There's been a murmur for years about how great it would be if Oprah Winfrey were president, but after her rousing speech at the Golden Globes Sunday night, that murmur became a roar.
Winfrey was awarded the Cecil B. DeMille award, and took advantage of her platform to talk about social progress as well as the often difficult and ugly trail it takes toward reality.
Host Seth Meyers was on board the Winfrey presidency even before her speech, with a joke during his opening monologue regarding a Winfrey-Hanks ticket. By the end of her speech, the rest of America was ready to head to the polls, if their Twitter response was any indication.
It was a speech for the ages, filled with the promise of a brighter day tomorrow while acknowledging the hard work yet to do. She had the star-studded audience of influencers hanging on her every word, and it was much the same for viewers at home. Oprah was the queen of daytime television. Now, she may just be the queen of America.
Below are some of Winfrey's most memorable points, and the responses she received from supporters on Twitter.
On Being First Black Woman Recipient
"In 1982, Sidney [Poitier] received the Cecil B. DeMille award right here at the Golden Globes and it is not lost on me that at this moment, there are some little girls watching as I become the first black woman to be given the same award," Winfrey said. "It is an honor and it is a privilege share the evening with all of them."
There is a leader who is like a stable genius who is extremely educated,self made billionaire, television superstar, and moved a nation with words...
"I'd like to thank the Hollywood Foreign Press Association, because we all know that the press is under siege these days. But we also know that it is the insatiable dedication to uncovering the absolute truth that keeps us from turning a blind eye to corruption and injustice," Winfrey said. "To tyrants and victims and secrets and lies, I want to say that I value the press more than ever before as we try to navigate these complicated times."
Okay, to recap tonight's festivities thus far: Everyone should see Lady Bird and is maybe Oprah president now? #GoldenGlobes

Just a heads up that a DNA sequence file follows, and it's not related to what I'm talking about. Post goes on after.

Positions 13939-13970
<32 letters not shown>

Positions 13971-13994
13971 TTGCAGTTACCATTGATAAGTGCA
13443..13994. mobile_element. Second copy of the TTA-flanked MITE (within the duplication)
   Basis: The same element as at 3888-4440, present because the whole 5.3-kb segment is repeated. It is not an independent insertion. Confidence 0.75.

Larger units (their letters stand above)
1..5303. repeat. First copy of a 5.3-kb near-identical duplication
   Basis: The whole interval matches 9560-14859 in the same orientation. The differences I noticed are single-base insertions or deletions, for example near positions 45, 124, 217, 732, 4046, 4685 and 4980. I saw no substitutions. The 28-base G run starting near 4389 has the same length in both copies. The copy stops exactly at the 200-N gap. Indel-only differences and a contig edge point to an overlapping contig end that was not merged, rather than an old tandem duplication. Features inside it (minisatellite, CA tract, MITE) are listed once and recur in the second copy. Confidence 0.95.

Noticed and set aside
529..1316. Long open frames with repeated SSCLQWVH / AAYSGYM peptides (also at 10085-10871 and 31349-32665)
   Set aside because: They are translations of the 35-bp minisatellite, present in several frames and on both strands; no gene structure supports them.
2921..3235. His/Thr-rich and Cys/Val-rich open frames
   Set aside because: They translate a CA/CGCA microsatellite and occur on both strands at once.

"Speaking your truth is the most powerful tool we all have. And I'm especially proud and inspired by all the women who have felt strong enough and empowered enough to speak up and share their personal stories," Winfrey said. "Each of us in this room are celebrated because of the stories that we tell. And this year, we became the story."
Congratulations to @Oprah for winning the Cecil B. DeMille Award. She just gave one of the most amazing speeches celebrating the empowerment of women, speaking their truth, and being a source of hope for the next generation.
I don't endorse running more celebrities and rich people for President, but at least Oprah: a) legit came from a humble background to become hugely successful, b) is an actual rather than pretend billionaire, and c) would staff the White House with 100% fewer white nationalists.
"I want tonight to express gratitude to all the women who have endured years of abuse and assault because they, like my mother, had children to feed and bills to pay and dreams to pursue. They are the women whose names we'll never know," Winfrey said, going on to list all of the professions that have been impacted by sexual assault and harassment ... which is basically all of them.
As I sit here in tears...I have never ever seen such a speech. @Oprah, my friend. Please run for President. This world needs more of THAT. WOW.
"For too long, women have not been heard or believed if they dared to speak their truth to the power of those men. But their time is up," Winfrey shouted triumphantly.
She shared the story of Recy Taylor, a woman who never got the chance to see her attackers brought to justice. She died 10 days ago, but at least got to see the beginning of the movement now seeking to change the world.
"I just hope that Recy Taylor died knowing that her truth, like the truth of so many other women who were tormented in those years, and even now tormented, goes marching on," Winfrey said. "It was somewhere in Rose Parks' heart almost eleven years later when she made the decision to stay seated on that bus in Montgomery. And it's here with every woman who chooses to say #MeToo, and every man who chooses to listen."
#RecyTaylor is trending because @Oprah was the first black woman to win this award and used the platform to tell her story.
"In my career, what I've always tried my best to do, whether on television or through film, is to say something about how men and women really behave," Winfrey said. "I've interviewed and portrayed people who've withstood some of the ugliest things life can throw at you, but the one quality all of them seem to share is an ability to maintain hope for a brighter morning. Even during our darkest nights."
"So I want all the girls watching here and now to know that a new day is on the horizon," she continued. "And when that new day finally dawns, it will be because of a lot of magnificent women -- many of whom are right here in this room tonight -- and some pretty phenomenal men, fighting hard to make sure that they become the leaders who take us to the time when nobody ever has to say #MeToo again."
You can almost imagine all the serial sexual assaulters shifting uncomfortably on their seats while #Oprah spoke. No more. Done with that all. A new day on the horizon. Amen! https://t.co/gNQhRBi4KN